Dec. 27, 2023
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What is MELAS?
Mitochondrial encephalomyopathy, lactic acidosis, and stroke-like episodes (MELAS) is a condition that affects many of the body's systems, particularly the brain and nervous system (encephalo-) and muscles (myopathy). In most cases, the signs and symptoms of this disorder appear in childhood following a period of normal development. Early symptoms may include muscle weakness and pain, recurrent headaches, loss of appetite, vomiting, and seizures. Most affected individuals experience stroke-like episodes beginning before age 40. These episodes often involve temporary muscle weakness on one side of the body (hemiparesis), altered consciousness, vision abnormalities, seizures, and severe headaches resembling migraines. Repeated stroke-like episodes can progressively damage the brain, leading to vision loss, problems with movement, and a loss of intellectual function (dementia).
Most people with MELAS have a buildup of lactic acid in their bodies, a condition called lactic acidosis. Increased acidity in the blood can lead to vomiting, abdominal pain, extreme tiredness (fatigue), muscle weakness, and difficulty breathing. Less commonly, people with MELAS may experience involuntary muscle spasms (myoclonus), impaired muscle coordination (ataxia), hearing loss, heart and kidney problems, diabetes, and hormonal imbalances.
How common is MELAS?
This disorder is uncommon; its exact incidence is unknown.
How do people inherit MELAS?
This condition is inherited in a mitochondrial pattern, which is also known as maternal inheritance. This pattern of inheritance applies to genes contained in mitochondrial DNA. Because egg cells, but not sperm cells, contribute mitochondria to the developing embryo, only females pass mitochondrial conditions to their children. Mitochondrial disorders can appear in every generation of a family and can affect both males and females, but fathers do not pass mitochondrial traits to their children.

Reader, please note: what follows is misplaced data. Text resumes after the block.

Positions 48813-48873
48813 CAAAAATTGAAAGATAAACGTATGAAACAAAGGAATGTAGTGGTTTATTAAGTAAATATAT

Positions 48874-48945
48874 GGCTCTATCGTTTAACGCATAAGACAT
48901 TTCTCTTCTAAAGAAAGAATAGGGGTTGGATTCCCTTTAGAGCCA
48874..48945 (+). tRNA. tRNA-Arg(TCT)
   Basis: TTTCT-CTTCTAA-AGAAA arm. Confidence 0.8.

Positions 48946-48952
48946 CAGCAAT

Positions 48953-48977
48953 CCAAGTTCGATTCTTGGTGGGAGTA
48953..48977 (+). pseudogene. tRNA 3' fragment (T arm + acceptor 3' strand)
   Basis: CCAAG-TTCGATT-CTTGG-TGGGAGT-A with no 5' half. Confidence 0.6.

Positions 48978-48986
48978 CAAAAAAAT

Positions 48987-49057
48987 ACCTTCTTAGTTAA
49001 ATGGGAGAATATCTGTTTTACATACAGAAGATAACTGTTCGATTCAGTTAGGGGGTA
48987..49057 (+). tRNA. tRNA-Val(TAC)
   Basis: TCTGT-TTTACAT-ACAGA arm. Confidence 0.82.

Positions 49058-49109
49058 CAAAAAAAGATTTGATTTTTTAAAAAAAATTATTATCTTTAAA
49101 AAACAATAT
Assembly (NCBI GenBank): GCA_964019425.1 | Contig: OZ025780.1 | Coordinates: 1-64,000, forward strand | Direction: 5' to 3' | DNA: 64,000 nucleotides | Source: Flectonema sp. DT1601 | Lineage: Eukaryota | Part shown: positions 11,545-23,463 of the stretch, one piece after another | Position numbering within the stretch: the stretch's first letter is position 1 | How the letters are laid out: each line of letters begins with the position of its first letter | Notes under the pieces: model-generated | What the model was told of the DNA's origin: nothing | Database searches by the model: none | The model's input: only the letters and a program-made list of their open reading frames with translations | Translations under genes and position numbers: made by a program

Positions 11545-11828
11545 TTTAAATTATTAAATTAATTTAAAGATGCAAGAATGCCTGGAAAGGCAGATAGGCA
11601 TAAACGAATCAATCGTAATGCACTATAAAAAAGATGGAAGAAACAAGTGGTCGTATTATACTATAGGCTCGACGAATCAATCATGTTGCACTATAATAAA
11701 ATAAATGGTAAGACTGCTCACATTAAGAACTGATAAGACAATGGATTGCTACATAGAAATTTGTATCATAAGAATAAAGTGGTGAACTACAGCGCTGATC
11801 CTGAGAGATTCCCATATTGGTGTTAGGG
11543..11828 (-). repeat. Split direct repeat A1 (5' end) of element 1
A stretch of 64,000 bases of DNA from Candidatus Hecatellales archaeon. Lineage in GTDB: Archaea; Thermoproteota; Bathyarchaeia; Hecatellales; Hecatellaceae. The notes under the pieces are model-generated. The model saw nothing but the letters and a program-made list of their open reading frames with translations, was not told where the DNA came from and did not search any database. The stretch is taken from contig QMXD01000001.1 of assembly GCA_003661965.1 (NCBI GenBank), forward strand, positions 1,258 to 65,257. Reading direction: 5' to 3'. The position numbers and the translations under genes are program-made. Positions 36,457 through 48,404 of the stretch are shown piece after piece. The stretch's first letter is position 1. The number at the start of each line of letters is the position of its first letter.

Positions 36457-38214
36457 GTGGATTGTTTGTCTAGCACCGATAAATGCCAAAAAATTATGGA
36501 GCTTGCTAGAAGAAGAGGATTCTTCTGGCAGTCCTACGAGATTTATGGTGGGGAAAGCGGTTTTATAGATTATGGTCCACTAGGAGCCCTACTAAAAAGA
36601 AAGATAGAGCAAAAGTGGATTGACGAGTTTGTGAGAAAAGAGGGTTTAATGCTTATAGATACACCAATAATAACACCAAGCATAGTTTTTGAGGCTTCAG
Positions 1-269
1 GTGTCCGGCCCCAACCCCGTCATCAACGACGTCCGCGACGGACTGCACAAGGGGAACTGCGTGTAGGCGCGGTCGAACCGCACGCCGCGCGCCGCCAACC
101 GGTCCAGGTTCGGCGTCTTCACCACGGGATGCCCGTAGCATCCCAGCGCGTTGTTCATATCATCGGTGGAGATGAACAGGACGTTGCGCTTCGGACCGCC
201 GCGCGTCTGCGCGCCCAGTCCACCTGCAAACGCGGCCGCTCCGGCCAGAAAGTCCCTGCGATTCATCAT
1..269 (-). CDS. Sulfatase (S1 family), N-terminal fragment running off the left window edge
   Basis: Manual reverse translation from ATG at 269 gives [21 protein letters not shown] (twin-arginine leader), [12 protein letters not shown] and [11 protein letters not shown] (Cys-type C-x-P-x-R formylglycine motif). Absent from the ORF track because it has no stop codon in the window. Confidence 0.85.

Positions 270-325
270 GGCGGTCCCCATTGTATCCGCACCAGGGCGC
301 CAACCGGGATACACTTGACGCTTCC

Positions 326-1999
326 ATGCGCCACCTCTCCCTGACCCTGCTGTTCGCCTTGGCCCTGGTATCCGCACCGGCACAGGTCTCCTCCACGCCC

In most cases, people with MELAS inherit an altered mitochondrial gene from their mother. Less commonly, the disorder results from a new mutation in a mitochondrial gene and occurs in people with no family history of MELAS.
What other names do people use for MELAS?
Mitochondrial myopathy, encephalopathy, lactic acidosis, and stroke-like episodes
Mitochondrial Myopathy, Lactic Acidosis, Stroke-Like Episode
Myopathy, Mitochondrial-Encephalopathy-Lactic Acidosis-Stroke
Where can I find additional information about MELAS?
The National Information Centre for Metabolic Diseases/
Children Living with Inherited Metabolic Diseases
176 Nantwish Road
Crewe, CW2 6BG
Muscular Dystrophy Association
3300 E. Sunrise Drive
Tucson, AZ 85718
United Mitochondrial Disease Foundation (UMDF)
8085 Saltsburg Road, Suite 201
Pittsburgh, PA 15239
This information was developed by the Genetics Home Reference, part of the National Library of Medicine.
Genetics Home Reference, National Library of Medicine. Mitochondrial encephalomyopathy, lactic acidosis, and stroke-like episodes (also known as MELAS) . Available at: https://ghr.nlm.nih.gov/condition=mitochondrialencephalomyopathylacticacidosisandstrokelikeepisodes. December 5, 2013.
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